How To Cultivate Creativity by Rebecca Malotke-Meslin - DuPage Children's Museum

How To Cultivate Creativity by Rebecca Malotke-Meslin

October 28, 2021

How to Cultivate Creativity

By Rebecca Malotke-Meslin, The Avery Coonley School

Do you love witnessing creativity? I do!  It feels magical. That moment when a person creates something unique straight from their brain. But it’s not magic. It can be cultivated in all of us. 

Creativity seems spontaneous, but it is just our brain taking in tons of information we’ve learned over time and rearranging it in a new way. All the music you’ve heard, all the books you’ve read, all the movies you’ve watched. We’re constantly taking in more information than we realize, but we don’t always know how we’re going to use it again later.

So how do I turn that information into creativity? Remember how in Rosie Revere, Engineer Rosie picked things from the trash and stashed them away? She pulled them out and re-imagined how the trash could be used to build her engineering marvels! She played, and tinkered, and practiced her engineering skills. 

That is the secret: practice. Yes! Creativity takes practice and when you practice it, it becomes second nature. Practice makes permanent, not perfect!

So, how can you practice creativity? By asking a couple of simple questions:

  • How else could we do this? You’ve solved a problem one way, which is exciting, but what if there is another way to solve the problem, faster, with fewer steps, or with less mess? 
  • What else could this be? Looking at a popsicle stick, a balloon, or building blocks – what could it be other than what we know it as? A microphone? A volleyball? Dominoes? 
  • How else could you use this? Tools that we use everyday can be reimagined for other purposes from tongs to magnets, rarely do tools only have one use.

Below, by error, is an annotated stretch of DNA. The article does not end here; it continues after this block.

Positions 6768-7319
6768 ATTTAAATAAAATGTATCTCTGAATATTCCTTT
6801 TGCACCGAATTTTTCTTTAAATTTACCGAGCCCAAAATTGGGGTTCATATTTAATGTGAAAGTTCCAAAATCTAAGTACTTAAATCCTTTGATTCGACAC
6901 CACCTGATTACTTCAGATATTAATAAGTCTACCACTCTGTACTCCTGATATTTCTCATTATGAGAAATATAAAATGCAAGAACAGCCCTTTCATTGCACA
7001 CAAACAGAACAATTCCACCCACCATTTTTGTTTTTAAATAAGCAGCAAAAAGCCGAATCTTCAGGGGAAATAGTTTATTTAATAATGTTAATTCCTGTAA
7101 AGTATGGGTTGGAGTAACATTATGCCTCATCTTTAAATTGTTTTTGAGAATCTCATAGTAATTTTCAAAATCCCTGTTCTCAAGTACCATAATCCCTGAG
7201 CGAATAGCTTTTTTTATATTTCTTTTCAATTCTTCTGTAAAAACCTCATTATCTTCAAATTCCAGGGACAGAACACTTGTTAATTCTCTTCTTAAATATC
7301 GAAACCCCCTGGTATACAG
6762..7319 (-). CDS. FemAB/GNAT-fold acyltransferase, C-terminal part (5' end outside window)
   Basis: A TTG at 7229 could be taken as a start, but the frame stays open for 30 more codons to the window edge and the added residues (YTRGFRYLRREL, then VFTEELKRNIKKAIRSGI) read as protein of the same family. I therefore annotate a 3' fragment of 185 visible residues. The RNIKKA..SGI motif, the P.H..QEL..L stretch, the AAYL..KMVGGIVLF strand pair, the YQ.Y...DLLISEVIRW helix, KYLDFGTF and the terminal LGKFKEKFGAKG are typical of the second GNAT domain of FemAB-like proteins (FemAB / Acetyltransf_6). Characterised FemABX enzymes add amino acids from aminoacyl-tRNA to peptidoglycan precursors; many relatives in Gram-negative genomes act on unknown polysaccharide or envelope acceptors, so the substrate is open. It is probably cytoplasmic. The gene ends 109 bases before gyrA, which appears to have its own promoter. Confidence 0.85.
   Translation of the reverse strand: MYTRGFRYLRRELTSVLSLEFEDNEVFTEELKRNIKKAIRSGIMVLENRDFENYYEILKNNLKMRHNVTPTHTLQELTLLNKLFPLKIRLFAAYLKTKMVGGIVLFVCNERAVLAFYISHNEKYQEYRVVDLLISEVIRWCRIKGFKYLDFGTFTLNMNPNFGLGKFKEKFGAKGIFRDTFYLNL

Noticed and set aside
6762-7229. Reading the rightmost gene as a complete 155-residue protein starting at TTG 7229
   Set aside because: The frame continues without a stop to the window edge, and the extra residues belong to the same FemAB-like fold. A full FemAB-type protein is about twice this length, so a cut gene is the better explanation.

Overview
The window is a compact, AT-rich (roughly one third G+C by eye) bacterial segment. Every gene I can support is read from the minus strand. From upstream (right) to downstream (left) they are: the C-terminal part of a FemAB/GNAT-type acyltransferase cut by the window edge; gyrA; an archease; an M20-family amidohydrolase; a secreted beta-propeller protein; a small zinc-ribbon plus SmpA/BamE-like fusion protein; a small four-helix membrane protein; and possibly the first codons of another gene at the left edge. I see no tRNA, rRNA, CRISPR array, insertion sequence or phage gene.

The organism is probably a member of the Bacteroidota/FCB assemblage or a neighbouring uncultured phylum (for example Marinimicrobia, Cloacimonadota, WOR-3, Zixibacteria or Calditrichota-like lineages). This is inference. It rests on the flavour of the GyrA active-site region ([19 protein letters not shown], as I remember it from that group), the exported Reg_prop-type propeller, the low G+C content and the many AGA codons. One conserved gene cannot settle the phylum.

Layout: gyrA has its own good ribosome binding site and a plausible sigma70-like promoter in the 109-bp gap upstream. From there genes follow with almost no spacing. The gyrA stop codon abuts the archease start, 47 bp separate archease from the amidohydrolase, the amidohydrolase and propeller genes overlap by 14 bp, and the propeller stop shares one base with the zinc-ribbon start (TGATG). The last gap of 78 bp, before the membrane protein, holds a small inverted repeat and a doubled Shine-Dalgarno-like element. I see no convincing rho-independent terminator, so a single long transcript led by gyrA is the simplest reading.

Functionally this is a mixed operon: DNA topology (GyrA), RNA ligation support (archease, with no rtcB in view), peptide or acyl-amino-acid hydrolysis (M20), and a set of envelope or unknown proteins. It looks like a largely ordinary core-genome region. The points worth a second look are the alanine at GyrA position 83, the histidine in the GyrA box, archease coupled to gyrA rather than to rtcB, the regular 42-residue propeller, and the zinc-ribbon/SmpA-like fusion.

Here is a game you can play: Draw a button on a piece of paper (like a button on your shirt.) Make it large, about 6” wide. Ask your child to finish the picture. The first thing they might do is draw a shirt or pants on the paper so that the button is placed properly. Then ask them, “but, WHAT ELSE could this be other than a button?” Let them tell you a story about what they see. A robot head? The eyeball of a monster? A far off planet? You can use the same drawing prompt everyday for a week and see what else they come up with.

Not every idea has to be great. Just keep generating ideas. Even when you really like the solution you’ve thought up, don’t stop! Keep going until you’ve exhausted every idea you have. We often keep looking at a problem, or a tool, or a toy the same way we always have. Try to forget EVERYTHING you know about it. A little imagination, a little patience, and a little practice, is all you need to cultivate creativity. Let’s create safe spaces to take risks, consider new ideas, and BE CREATIVE!


About Rebecca

Rebecca Malotke-Meslin is the Director of Enrollment and Financial Aid at The Avery Coonley School, a private school serving academically bright and gifted students in Preschool through 8th grade in Downers Grove, IL. She works with families to help them make the best educational choices for their children. She lives in Naperville with her husband and two children, ages 9 and 12.